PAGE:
While we can sell this media to our cash customers, we can also trade that media at its full retail price to clients who are highly leveraged in their trade dollars. We cannot do this, however, unless we develop a strong base of cash customers. The successful integration of cash customers and trade customers is absolutely critical to us and will result in more trade volume, more trade revenue, and more cash revenue for our business.
The integration of cash markets and trade markets must be done carefully and responsibly. We should neither create additional trade deficits, nor should we interfere with our trade clients? cash business, when we sell their products or services to our own cash markets. This new integration of cash and trade can be a boom to our business, but if not done properly it has the potential to destroy our business.
I have never thought it is a good idea to build our business in a vacuum, and I always try to spend time reading the books of some of our great business leaders. (Since I don?t hang out in their social circles, I at least have access to their books.) In the past, before I?ve taken the company in new directions, I?ve often found the support I?ve needed from these business leaders.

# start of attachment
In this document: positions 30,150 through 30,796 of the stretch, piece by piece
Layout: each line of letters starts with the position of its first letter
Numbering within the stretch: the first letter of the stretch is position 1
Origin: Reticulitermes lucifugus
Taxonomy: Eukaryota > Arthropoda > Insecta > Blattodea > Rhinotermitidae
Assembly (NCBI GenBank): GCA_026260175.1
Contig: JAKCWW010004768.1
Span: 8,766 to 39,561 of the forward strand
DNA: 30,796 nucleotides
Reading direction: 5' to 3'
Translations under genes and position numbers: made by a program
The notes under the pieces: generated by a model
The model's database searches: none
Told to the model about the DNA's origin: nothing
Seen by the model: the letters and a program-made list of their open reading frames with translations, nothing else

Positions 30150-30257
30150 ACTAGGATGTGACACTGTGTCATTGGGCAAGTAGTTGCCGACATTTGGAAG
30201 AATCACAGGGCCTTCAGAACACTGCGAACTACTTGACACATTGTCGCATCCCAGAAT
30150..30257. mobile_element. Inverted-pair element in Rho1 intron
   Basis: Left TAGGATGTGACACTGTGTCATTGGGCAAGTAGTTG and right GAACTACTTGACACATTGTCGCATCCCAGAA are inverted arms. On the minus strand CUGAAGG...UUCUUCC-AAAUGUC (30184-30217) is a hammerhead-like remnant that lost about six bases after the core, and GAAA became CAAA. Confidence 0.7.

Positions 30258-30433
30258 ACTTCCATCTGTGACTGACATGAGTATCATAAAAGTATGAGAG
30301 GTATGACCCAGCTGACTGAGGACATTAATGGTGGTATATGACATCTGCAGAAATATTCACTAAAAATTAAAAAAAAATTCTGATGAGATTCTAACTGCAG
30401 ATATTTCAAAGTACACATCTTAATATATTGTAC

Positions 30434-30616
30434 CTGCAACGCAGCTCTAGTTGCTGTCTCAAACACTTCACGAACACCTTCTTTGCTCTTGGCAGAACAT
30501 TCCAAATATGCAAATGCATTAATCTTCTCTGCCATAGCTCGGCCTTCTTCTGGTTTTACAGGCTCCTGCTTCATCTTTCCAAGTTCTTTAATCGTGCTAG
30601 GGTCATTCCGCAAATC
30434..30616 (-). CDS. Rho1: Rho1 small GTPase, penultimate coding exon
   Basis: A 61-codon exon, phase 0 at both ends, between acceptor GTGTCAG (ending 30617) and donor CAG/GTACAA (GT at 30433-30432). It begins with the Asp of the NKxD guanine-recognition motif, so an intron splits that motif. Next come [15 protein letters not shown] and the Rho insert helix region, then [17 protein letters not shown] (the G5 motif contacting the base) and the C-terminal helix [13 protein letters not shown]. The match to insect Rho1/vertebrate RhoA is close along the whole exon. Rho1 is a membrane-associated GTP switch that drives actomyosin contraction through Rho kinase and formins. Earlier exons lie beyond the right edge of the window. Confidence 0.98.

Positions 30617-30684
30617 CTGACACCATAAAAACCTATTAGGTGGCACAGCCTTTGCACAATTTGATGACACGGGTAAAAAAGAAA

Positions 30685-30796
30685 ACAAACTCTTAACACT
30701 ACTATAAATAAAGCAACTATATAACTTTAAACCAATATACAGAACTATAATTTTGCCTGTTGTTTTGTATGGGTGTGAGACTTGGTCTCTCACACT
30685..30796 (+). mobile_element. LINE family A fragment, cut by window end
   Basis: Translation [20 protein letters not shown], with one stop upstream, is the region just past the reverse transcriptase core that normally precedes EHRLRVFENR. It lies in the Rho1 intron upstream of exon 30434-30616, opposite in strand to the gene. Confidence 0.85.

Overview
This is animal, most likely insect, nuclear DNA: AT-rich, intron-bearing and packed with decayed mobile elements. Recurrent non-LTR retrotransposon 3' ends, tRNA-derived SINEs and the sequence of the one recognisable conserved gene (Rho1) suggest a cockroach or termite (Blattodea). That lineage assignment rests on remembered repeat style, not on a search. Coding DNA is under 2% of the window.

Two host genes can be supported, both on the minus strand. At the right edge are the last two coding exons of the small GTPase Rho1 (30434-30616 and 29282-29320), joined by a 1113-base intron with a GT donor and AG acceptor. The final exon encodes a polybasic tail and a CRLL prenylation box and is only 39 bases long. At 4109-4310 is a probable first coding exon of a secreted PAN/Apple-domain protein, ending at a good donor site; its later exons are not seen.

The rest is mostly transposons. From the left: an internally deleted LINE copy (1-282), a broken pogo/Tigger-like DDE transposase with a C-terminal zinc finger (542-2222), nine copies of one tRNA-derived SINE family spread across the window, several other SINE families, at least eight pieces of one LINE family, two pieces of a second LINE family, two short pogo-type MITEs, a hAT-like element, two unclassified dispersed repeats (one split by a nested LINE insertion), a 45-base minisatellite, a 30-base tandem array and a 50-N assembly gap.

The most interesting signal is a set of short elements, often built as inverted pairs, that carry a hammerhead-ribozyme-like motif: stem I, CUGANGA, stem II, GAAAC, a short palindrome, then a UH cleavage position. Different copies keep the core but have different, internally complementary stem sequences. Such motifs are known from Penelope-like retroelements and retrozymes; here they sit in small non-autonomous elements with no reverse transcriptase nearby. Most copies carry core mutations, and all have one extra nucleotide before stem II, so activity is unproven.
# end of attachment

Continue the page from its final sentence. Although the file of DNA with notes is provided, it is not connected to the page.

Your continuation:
NTA, for example, would not be sharing ownership with employees today if it wasn?t for a book I read in the early ?90s called The Great Game of Business by Jack Stack. This book, about the great benefits of sharing ownership with our employees, was extremely helpful to me in building a strong, loyal employee team.
Though I have always tried to find and nurture strong leaders within our company, I had never thought of the idea of actually developing a leadership culture until I read Noel Tichy?s best-seller in the late ?90s called Leadership Engine. Today NTA enjoys the benefits of a leadership culture thanks to Tichy?s book.
The book that is perfect for our business today is called Leading Change by John Kotter. He is the major contributor of articles published in the Harvard Business Review, and his current book is a best-seller that can be ordered online or picked-up at any bookstore. The book, of course, is about the challenge of implementing change in a company environment.
While our challenge today is great, it is not insurmountable. We only need to create our plans and execute them. If we let the realities of the marketplace instead of our egos guide us, I believe we can still build highly successful businesses in the barter industry.